Critical Album Review:- Sauce Kid – African American

Critical Album Review:- Sauce Kid – African American [ The Album ]

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By Osagie Alonge

ALBUM REVIEW

ARTISTE: Sauce Kid

ALBUM: AFRICAN AMERICAN

RECORD LABEL: STORM RECORDS

DISTRIBUTED BY: SAMMY VIBES ENT.

PRODUCERS: eLDee The Don, Don Jazzy,Sossick,Ikon,Captain Majjit,EX-O,H-Code,Code Red Ent,Ice Berg Slim,Muzik Men,C-Zure

When Sauce kid hit the Nigerian hip-hop scene from the states back in 2006,he did with a rap single that awakened the ears of the hip-hop community. More so,the hook was assisted by a renowned and respected Nigerian musician Mike Okri. It proved that we could blend rap with the Nigerian lingo.

And so a year later when his Money Long…The Mixtape dropped,we were nothing but impressed with Sauce. From making a big hit out of the Sanboribobo track (which is actually a remake of Remy Ma’s Conceited,the 1st single off her debut album) to creating other very western street theme-like remix,Sauce finally did what a lot of seasoned rappers were finding hard to do; deliver rhymes with a western phonetic inflection and make sense with it even though we knew he was still finding his feet in his new music environ.

But alasthe Nigerian listening ears never want to wander too far from what they have been accustomed to hearing ,so Sauce faced the same problem every other hip-hop performer had been facing……infusing Nigerian lingo into their raps.

So after 3 years,a bunch freestyles,a new record deal and a lot of tweets,Sauce kid came up with a plan; THE AFRICAN AMERICAN ALBUM.

Sauce Kid goes straight to business right from the first track keep it pushing an eLDee da Don production with a low tempo beat where he talks about his hustle (never really tells us what it he’s doing) but its a lovely way to start the album. As he goes on,the tempo takes off and on Bang around he bounces on the beat setting off a chain reaction that turns the skit into 2 minute track.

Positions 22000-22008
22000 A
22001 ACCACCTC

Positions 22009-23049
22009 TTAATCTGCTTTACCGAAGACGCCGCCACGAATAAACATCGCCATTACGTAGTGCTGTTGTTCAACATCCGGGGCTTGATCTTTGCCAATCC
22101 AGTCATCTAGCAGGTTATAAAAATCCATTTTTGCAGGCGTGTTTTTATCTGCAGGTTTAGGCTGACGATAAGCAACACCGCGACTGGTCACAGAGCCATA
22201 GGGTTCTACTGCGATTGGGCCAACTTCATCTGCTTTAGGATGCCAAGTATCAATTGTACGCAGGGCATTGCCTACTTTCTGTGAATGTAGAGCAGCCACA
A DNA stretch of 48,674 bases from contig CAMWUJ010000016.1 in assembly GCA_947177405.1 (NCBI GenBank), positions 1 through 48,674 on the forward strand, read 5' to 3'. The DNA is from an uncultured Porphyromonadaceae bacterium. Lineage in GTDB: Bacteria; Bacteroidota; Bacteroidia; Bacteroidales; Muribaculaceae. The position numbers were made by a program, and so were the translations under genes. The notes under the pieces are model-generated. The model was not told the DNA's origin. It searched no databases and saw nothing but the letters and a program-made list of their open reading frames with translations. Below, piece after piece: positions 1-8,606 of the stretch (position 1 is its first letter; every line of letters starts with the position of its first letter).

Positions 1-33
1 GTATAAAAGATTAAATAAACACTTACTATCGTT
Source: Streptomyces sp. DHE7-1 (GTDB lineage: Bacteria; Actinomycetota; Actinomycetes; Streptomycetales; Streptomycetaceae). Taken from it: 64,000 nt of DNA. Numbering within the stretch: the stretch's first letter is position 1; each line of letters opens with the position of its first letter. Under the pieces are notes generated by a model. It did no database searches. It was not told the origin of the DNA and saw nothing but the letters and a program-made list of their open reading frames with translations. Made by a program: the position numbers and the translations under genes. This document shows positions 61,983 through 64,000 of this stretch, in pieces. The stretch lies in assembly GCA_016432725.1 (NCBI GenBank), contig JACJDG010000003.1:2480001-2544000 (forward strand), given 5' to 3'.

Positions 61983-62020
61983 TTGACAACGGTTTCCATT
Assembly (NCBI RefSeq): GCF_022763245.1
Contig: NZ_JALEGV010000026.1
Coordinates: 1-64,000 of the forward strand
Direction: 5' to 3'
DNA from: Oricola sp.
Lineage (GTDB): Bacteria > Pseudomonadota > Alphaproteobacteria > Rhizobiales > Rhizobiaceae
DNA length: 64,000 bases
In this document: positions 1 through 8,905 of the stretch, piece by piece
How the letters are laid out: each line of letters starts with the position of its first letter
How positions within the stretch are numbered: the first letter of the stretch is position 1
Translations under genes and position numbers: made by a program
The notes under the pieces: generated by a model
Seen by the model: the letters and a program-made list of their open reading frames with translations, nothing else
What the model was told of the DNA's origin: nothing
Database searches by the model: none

On Nejei’s Song an ode to his daughter, Sauce shows a new side of his personality; soft reasoning and very emotional but he’s quick to brush his feelings away on Sinzu is Sinzu one of the many tracks that fall under expectation.

Throughout the album Sauce’s wordplay is very witty and delivery is on point. Never lazy with the styling,the Don Jazzy assisted Under G would tear up any club with syrupy tunes and a very catchy hook. So also on E don dey madt,Sauce capitalizes on an Ikon production, with very comical lyrics like You go like go whisper to deaf man/or make you look ur teacher say what the F man and thus makes the song temporally enjoyable.

For the fact that a lot of singles have emerged from this album it makes one want to concentrate on other tracks which one hasn’t heard. This poses as a problem because they aren’t potent enough to thrill the listener as much as his singles. Take for example the 9ice assisted Elenu which is a complete write off or London Town which loses its concept right from the start of the track or even Nobody where Banky W fails to deliver.

Howeverit gets to Distribution and Diamonds‘ Sauce plays it the way we’ve known him. rapping hard on bumpy western South Side style….a very big plus.

Sauce tries to play safe by mixing songs in such a way that you’ve got Nigerian influenced music with western style. Unfortunately it doesn’t help. While a song like The Game needs me ft Ghetto P and EX-O produced Airplanes mode freestyle show the strongest potency of Sauce, songs like na me be fine boi do the exact opposite.

In conclusion Sauce Kid is very good with his delivery,wordplay and his unique vocabulary. But you tend to think….whats the concept? Whats the message? As a rapper these questions need to be answered especially on an anticipated debut album.

So I guess its safe to say that the experiment of African American album wont be moving past the hypothesis stage but it was worth the effort and time.

Beats: 3/5

Lyrics: 3/5

Originality: 2.5/5

ALBUM RATING: 2.5/5

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